AIS and environmental efficiency

Environmental responsibility is growing in importance in the maritime industry and at MarineTraffic we are passionate believers in the huge changes that transparency and big data can help deliver across the shipping industry. Last year, MarineTraffic became a founding member of the Global Industry Alliance (GIA) an IMO led initiative designed to support shipping and its related industries towards a low-carbon future.

We take a look at just some of the many initiatives taking place across the shipping industry, to improve and enhance environmental efficiency.


Regulatory change

The Ballast Water Management convention and the 2020 sulphur cap are just a few of the current hot topics surrounding regulatory change in the maritime sphere and over recent years, various controls have been introduced incrementally.

The IMO has adopted energy efficient measures that apply to all countries and are legally binding across the entire industry. A series of baselines have been established for the amount of fuel each ship type burns, depending on cargo capacity. Ships built in the future will have to beat this baseline and by 2025 all new ships will need to be at least 30% more efficient. Currently, vessels need to have an energy efficiency plan in place that looks at areas such as improved voyage planning, technical measures such as waste heat recovery systems and cleaning the underwater parts of the ship and propeller at regular intervals. These regulations make mandatory the Energy Efficiency Design Index (EEDI) a ratings system for new ships, and the Ship Energy Efficiency Management Plan (SEEMP) for existing vessels.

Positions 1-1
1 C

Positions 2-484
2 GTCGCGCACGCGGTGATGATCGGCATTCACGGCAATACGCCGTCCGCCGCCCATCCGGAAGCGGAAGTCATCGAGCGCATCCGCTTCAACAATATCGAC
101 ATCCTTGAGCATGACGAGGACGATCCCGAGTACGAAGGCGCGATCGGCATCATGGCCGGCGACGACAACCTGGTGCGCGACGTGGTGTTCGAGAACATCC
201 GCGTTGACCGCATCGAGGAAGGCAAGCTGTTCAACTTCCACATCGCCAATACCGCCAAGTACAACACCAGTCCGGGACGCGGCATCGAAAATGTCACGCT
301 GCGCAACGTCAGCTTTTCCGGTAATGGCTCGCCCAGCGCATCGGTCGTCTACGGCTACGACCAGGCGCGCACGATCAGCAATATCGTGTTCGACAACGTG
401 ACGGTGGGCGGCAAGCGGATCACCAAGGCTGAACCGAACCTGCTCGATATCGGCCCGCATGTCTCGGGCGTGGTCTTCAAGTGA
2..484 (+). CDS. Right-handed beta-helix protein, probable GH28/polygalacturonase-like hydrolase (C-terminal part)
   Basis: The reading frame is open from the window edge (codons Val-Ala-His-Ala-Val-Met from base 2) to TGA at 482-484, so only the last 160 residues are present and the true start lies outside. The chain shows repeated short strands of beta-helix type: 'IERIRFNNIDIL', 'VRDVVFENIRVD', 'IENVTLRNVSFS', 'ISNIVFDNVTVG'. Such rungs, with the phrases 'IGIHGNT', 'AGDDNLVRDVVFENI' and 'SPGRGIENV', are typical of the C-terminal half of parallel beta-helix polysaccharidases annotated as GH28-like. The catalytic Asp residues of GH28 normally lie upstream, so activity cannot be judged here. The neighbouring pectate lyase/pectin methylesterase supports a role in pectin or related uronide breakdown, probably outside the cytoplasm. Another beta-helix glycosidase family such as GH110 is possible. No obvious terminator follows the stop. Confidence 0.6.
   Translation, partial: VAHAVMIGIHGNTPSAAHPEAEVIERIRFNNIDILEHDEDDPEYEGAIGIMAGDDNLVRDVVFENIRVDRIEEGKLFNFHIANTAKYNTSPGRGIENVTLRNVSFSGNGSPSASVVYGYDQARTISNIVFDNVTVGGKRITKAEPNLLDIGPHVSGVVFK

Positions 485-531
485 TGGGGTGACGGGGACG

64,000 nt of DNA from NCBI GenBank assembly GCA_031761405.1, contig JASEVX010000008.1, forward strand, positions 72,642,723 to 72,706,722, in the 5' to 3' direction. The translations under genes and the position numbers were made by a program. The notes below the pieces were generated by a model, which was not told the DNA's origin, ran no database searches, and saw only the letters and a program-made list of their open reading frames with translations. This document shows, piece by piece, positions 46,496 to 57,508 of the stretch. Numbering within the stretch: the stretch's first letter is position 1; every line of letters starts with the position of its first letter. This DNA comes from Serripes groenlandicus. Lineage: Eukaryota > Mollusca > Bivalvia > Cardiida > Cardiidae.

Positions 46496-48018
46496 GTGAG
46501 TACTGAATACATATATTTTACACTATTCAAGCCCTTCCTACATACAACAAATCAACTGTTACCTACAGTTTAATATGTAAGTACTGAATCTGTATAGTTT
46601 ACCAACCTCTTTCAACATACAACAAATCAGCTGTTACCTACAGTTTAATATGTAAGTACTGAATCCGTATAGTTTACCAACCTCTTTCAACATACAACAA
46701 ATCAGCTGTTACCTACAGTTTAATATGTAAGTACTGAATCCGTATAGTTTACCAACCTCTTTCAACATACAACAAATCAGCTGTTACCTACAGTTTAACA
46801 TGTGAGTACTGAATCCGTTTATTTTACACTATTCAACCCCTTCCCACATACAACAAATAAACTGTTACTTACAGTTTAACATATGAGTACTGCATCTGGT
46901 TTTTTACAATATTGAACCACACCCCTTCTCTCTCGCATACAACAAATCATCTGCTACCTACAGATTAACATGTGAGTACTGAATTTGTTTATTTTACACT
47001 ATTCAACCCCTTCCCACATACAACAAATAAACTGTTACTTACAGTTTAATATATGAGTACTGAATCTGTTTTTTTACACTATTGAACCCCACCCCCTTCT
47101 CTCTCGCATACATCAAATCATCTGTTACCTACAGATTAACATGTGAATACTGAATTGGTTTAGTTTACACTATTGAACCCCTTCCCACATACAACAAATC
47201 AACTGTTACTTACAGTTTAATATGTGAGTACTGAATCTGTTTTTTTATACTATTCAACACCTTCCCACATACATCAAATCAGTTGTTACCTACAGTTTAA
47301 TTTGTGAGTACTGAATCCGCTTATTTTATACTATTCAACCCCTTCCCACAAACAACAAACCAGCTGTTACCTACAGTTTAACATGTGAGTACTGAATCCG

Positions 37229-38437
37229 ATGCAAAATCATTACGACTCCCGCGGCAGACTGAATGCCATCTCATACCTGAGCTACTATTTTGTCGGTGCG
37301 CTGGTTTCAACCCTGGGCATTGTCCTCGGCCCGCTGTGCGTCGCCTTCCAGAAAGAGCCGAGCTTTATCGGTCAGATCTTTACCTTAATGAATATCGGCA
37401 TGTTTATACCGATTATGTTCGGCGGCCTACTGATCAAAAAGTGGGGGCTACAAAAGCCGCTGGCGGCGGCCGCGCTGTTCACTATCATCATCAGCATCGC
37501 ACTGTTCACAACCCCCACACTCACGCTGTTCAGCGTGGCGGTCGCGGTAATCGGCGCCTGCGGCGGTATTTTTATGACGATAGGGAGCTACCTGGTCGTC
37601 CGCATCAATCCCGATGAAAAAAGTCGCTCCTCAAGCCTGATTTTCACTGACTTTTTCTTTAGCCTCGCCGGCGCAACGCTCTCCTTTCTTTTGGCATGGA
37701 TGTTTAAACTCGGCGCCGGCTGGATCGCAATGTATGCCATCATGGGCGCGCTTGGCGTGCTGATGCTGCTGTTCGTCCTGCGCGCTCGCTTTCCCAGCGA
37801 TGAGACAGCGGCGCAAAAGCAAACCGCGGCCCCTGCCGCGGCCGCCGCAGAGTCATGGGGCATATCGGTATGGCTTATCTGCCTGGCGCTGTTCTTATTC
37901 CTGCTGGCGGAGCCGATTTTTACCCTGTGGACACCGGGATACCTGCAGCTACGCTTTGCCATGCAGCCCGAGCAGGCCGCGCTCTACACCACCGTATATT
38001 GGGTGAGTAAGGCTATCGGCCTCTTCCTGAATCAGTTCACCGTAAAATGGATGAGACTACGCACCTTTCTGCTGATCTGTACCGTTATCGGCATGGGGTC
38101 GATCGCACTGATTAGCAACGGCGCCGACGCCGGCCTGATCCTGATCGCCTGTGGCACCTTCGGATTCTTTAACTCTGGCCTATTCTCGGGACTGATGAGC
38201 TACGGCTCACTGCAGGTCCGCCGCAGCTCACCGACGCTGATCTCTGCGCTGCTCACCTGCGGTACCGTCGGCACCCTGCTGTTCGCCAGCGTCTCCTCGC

Similarly, the Environmental Ship Index (ESI) has been developed by the World Ports Sustainability Program (WPSP) as a voluntary system designed to improve the environmental performance of sea going vessels. The index gives a numerical representation of the environmental performance of ships by scoring NOX and SOX emissions

Greener technologies

The implementation of green technologies, give the potential to significantly reduce the fuel consumption and improve vessel efficiency. The new generation of slow speed two stroke engines improve vessel performance, reduce consumption and generate fewer emissions. The engines have long or super long stroke and drive a large-diameter propeller at lower revolutions, allowing the ship to run more efficiently and economically.

With the 2020 sulphur cap on the horizon there is also a push towards greener fuels. Dual fuel modern engines can run on LNG, which is currently the most viable and environmentally sound alternative to MDO, producing next to no emissions.

There are some interesting initiatives currently on trial, Maersk are in the process of installing Flettner Rotors on a tanker. Flettner Rotors were first trialled in 1924 and operate through a combination of wind power and a ‘spinning sail’ to generate thrust and drive the ships forward which consequently cuts fuel costs for owners and reduces pollution and carbon emissions. It will be interesting to see if more ships will adopt this technology in the run up to the sulphur cap regulations that will come in to effect in 2020.